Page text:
technologies already exist, but they are woefully underutilized. Male and
female condoms, for instance, prevent both unplanned pregnancy and STIs. Male
condoms are not always used consistently. While the launch of the UNFPA Global
Female Condom Initiative in 2005 has significantly increased access to female
condoms, this woman-controlled prevention method has nonetheless been slow to
achieve widespread distribution or user acceptance and more must be done to
increase its demand and access.13

Extensive experience with
existing prevention methods — condoms, diaphragms, IVRs, hormonal methods and
vaccines — and recent advances in the development of microbicides and oral
pre-exposure prophylaxis with antiretroviral drugs have laid a solid foundation
for the development of new prevention technologies for multiple SRH risks.
Several of these technologies, such as more user-friendly female condoms and
diaphragms, are in the late stages of clinical testing. The PATH Women’s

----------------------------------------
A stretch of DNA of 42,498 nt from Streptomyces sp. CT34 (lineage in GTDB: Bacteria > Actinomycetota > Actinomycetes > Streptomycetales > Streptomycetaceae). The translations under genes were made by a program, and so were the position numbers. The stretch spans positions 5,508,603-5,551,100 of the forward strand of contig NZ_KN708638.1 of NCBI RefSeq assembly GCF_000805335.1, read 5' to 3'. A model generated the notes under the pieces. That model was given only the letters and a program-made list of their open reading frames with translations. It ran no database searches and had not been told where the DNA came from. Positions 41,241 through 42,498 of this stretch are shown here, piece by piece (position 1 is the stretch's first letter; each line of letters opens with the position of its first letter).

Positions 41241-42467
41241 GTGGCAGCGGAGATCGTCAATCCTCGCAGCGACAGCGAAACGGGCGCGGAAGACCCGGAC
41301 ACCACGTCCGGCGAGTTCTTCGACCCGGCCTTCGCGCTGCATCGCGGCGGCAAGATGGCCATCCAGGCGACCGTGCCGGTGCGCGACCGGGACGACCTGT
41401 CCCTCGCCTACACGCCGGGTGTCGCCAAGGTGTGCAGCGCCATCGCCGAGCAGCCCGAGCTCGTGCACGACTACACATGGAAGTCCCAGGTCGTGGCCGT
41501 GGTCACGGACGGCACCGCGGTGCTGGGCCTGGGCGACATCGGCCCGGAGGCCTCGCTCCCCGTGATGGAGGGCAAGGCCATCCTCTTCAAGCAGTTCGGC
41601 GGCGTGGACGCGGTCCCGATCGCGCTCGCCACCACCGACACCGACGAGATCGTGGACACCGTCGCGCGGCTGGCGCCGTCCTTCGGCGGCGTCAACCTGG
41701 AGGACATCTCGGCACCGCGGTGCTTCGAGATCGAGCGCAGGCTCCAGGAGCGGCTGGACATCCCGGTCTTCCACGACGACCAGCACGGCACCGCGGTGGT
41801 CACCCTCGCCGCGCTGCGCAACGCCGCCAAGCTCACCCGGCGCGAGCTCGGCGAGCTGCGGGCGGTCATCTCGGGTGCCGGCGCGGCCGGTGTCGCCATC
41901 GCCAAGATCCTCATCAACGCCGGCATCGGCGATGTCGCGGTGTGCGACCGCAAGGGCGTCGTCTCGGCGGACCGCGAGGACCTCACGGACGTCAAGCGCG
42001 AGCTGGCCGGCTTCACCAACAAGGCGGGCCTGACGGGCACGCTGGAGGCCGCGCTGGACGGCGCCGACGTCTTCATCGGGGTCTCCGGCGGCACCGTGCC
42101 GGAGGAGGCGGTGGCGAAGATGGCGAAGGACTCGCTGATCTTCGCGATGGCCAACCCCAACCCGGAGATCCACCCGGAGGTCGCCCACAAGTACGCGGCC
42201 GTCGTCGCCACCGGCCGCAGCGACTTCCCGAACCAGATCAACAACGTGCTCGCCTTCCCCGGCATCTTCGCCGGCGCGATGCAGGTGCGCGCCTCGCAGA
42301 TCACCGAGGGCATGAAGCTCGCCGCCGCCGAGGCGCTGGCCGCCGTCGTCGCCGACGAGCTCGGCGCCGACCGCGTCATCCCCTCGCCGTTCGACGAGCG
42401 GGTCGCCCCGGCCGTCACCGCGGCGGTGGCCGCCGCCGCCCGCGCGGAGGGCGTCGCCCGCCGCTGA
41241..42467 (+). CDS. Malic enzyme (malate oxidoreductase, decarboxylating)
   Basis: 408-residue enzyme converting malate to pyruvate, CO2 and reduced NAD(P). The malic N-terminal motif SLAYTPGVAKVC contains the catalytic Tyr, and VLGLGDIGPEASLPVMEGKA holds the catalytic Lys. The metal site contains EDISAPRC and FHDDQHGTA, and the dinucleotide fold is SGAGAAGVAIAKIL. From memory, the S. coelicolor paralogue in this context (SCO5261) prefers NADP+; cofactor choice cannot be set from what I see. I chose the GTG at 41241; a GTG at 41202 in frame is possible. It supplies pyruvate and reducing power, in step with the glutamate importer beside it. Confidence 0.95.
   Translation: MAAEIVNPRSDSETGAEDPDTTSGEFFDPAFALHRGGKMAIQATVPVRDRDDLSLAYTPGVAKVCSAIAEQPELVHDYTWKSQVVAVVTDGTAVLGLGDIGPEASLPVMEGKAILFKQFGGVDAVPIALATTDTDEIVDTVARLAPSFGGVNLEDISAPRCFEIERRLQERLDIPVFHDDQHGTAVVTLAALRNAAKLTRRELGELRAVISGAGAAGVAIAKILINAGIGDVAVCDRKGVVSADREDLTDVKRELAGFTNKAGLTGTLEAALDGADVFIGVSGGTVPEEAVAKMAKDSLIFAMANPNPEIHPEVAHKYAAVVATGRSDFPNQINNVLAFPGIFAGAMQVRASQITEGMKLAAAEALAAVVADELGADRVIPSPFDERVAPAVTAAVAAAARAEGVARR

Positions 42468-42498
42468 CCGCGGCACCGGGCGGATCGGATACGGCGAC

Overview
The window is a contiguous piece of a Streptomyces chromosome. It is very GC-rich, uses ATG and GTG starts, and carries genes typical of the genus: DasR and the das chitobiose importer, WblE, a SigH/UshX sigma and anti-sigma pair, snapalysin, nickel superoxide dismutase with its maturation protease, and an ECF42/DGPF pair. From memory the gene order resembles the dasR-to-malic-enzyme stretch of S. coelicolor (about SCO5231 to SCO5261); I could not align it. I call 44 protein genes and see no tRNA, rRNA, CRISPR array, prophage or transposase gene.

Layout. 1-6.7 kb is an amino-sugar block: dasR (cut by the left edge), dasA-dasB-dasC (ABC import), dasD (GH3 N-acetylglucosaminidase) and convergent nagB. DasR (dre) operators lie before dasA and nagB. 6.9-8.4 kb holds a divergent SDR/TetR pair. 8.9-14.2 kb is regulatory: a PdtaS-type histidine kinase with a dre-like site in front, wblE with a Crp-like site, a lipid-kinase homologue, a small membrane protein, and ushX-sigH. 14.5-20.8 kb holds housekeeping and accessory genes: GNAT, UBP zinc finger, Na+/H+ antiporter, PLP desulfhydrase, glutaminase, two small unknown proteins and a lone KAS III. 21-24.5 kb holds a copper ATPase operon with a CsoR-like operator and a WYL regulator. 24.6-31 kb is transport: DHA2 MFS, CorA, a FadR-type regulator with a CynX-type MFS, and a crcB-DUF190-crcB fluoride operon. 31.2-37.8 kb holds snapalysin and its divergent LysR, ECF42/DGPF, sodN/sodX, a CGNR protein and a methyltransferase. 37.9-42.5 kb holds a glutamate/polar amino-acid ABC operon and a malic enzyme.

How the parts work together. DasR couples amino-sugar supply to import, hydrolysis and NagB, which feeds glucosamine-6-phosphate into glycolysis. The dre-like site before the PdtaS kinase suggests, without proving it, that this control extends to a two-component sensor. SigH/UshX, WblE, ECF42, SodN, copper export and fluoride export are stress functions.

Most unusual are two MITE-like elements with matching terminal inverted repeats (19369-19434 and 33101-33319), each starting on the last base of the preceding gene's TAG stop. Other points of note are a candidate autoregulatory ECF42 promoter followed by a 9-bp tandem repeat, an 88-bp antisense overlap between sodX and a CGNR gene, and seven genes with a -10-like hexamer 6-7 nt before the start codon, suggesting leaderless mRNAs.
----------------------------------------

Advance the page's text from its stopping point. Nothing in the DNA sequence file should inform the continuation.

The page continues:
Condom, for example, has gone through several clinical studies and is entering
a regulatory study for its approval in China and the US. A new generation of
microbicides, including products based on antiretroviral drugs, continues to
hold promise despite the failure of some of the earlier products to protect,
including the polyanion PRO 2000 (

Momentum is building. The
National Institutes of Health, US Agency for International Development, the
Ministry of Health of China and other donors are currently supporting efforts
to advance multipurpose prevention strategies, including preclinical research,
effectiveness trials and pre- and postintroduction studies on a range of
potential multipurpose prevention products, both coitally dependent and long

Collaborations between different organizations and research
disciplines, such as behavioral scientists, immunologists, engineers,
epidemiologists, drug developers, clinicians, and advocates, are evolving and
helping to advance some exciting novel SRH prevention approaches.14, 15,
16, 17

Research efforts include semisolid gels, gel capsules, films,
IVRs, sponges, compound-releasing intrauterine systems, diaphragms, and male
and female condoms with and without spermicidal or anti-infective agents.
Listed here are some of the various entities which are currently pursuing this